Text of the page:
Volunteer Spotlight: Dennis Palafox

By Alexis Puchek

Dennis is on the Travis Audubon Board and was Chair of the Field Trip Committee for about 5 years before stepping down last month.  He also serves on the Inclusion, Diversity, Equity, and Access (IDEA) Committee.

He hails from El Paso and speaks fondly of his time with his family on their vacations, camping and going out to the western states like New Mexico, Colorado, Arizona, and California when he was growing up.  Though he admits he didn’t really know how much he appreciated these family vacations in his youth, its impact on him now is palpable. His interest started showing up in high school when he read Rachel Carson’s Silent Spring, and continued into higher education on his path toward ecology and a degree in biology.

I had the pleasure of speaking with Dennis to learn more about his experience volunteering with Travis Audubon and how he celebrates and fosters diversity, dignity, and respect in the committees he’s a part of.

How did you get into birding?

Using his degree in biology, Dennis did a lot of work with Texas Parks and Wildlife, understanding and interpreting water quality, pollution complaints, and contaminants. He started working with the Lower Colorado River Authority in Austin, and that’s when he began to foster an interest in birding. Growing up in El Paso, Dennis thought the only birds might have been Mockingbirds, Sparrows, and Doves. In the uplands in Austin, he was able to see Black-capped Vireos and Golden-cheeked Warblers. He received a bird feeder as a wedding present and saw Chickadees, Titmice, and Cardinals. What started as a casual interest grew into a desire to learn more about the impacts from development on birds in Central Texas, the variety of species we have here, and that’s when he started to get involved with Travis Audubon.

Why is diversity, equity, inclusion, and accessibility so important?

Dennis talks about how Travis Audubon can be made so much more rich by including a lot of different people with different ideas, all contributing to conservation through birding. It’s important for organizations to reflect the diversity of the state and communities they serve. “This is an organization that I’ve gotten so much from. We have great classes, field trips, all sorts of different opportunities, and it’s volunteer driven. People can give so much that they can get burned out so it’s important to have other folks step in to bring new ideas and replace those folks who have contributed so much.” While Dennis realizes we might not be able to solve all the problems of the world, he knows that Travis Audubon has an opportunity to connect more closely with this niche of a birding community and bring people together.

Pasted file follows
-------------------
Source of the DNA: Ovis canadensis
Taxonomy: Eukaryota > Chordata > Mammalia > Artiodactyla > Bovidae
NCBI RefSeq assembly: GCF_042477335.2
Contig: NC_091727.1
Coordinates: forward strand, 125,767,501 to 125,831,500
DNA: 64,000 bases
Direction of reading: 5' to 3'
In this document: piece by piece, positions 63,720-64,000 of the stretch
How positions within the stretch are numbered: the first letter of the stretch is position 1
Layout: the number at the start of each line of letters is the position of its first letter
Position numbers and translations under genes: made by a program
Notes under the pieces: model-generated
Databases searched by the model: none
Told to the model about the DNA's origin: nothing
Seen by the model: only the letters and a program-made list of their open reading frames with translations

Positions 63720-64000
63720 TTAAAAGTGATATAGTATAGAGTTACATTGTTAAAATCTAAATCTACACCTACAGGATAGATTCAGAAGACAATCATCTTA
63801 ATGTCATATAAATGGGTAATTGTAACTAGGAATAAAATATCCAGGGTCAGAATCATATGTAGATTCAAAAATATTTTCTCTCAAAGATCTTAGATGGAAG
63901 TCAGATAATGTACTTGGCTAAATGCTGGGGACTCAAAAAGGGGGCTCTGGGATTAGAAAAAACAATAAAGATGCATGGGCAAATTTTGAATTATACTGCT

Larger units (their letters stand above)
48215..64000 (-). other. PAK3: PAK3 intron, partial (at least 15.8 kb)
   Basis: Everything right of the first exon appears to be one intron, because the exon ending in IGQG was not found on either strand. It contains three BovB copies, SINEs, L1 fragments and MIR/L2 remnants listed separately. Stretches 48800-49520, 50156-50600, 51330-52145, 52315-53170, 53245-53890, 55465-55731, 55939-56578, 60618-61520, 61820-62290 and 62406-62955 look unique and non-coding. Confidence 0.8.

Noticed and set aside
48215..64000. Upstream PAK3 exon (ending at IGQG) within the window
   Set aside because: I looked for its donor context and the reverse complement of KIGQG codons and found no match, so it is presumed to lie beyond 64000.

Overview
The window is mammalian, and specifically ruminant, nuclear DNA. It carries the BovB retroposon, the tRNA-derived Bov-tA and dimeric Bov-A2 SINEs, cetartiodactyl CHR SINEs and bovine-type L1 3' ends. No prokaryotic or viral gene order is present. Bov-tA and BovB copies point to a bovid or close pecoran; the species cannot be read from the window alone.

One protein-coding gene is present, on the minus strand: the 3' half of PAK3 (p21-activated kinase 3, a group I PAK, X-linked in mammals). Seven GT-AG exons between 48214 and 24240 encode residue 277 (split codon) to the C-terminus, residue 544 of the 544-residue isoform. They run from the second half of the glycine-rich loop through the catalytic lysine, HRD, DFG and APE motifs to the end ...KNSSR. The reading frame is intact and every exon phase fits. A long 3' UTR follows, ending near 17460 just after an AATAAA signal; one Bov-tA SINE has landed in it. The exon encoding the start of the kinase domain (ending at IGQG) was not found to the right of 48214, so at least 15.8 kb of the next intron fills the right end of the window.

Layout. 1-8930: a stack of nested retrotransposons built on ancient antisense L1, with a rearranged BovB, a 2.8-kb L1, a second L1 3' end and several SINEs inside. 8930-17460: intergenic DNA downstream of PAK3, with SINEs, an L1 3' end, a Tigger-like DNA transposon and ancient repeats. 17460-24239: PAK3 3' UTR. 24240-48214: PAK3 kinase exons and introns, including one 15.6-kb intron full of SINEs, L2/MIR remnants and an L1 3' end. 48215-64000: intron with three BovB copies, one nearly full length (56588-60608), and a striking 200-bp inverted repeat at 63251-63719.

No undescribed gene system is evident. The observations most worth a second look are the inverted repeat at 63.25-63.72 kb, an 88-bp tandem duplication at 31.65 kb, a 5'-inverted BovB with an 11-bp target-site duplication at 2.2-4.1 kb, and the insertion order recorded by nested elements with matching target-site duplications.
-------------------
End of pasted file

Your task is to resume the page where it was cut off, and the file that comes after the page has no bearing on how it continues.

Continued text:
Has volunteering taught you anything about yourself?

Volunteering has been a great contributing factor to Dennis’ personal growth process. Volunteering has helped teach Dennis that he didn’t have to be an expert birder to lead field trips and that it’s ok to make mistakes – they’re going to happen, it’s impossible to know everything, and you can’t control how the day is going to go. It’s helped Dennis realize that doing his best while he provides this service to interested birders is what’s going to connect and engage with those individuals more than having all the right answers.

What advice would you give to someone who is new to birding?

“Remember that you started for some reason.” It’s important to continue to learn along the way and to continue to enjoy the day, the environment, the people, the experience as much as the identification of the birds themselves. When you look at what’s available to you in our local area, take advantage of those opportunities to learn about birds, and take classes, and go on field trips. There are a lot of birds out there, and there are plenty of opportunities and information to keep you busy and build your expertise. Birding can have a competitive aspect as you gain more experience, but don’t forget to enjoy the process, have a good time, and have fun.


I wanted to end my conversation with Dennis to see if he had a favorite bird. It’s a question that’s asked often as an ice breaker for new birders, and I thought it’d be interesting to see how Dennis interpreted it. I love his response. Dennis truly appreciates the diversity in the nuances of different birds. Yes, you can get caught up in the flashier aspects of birds, as he mentions, Painted Buntings are magnificent birds and he really likes Yellow-throated Warblers. And then he tells this perspective of a Carolina wren, a relatively common bird, and how it just tilts its head back and belts out this loud song. And Dennis can see how proud that little bird is, and he really gets a kick out of it.

Dennis leaves me with a great consideration: that we can become desensitized to some of our common birds and take them for granted, but they are still magnificent in how they show up in the world, how they can connect us to one another, and how we might be reminded that what’s familiar and common to us could be a lifer or first-time experience for others.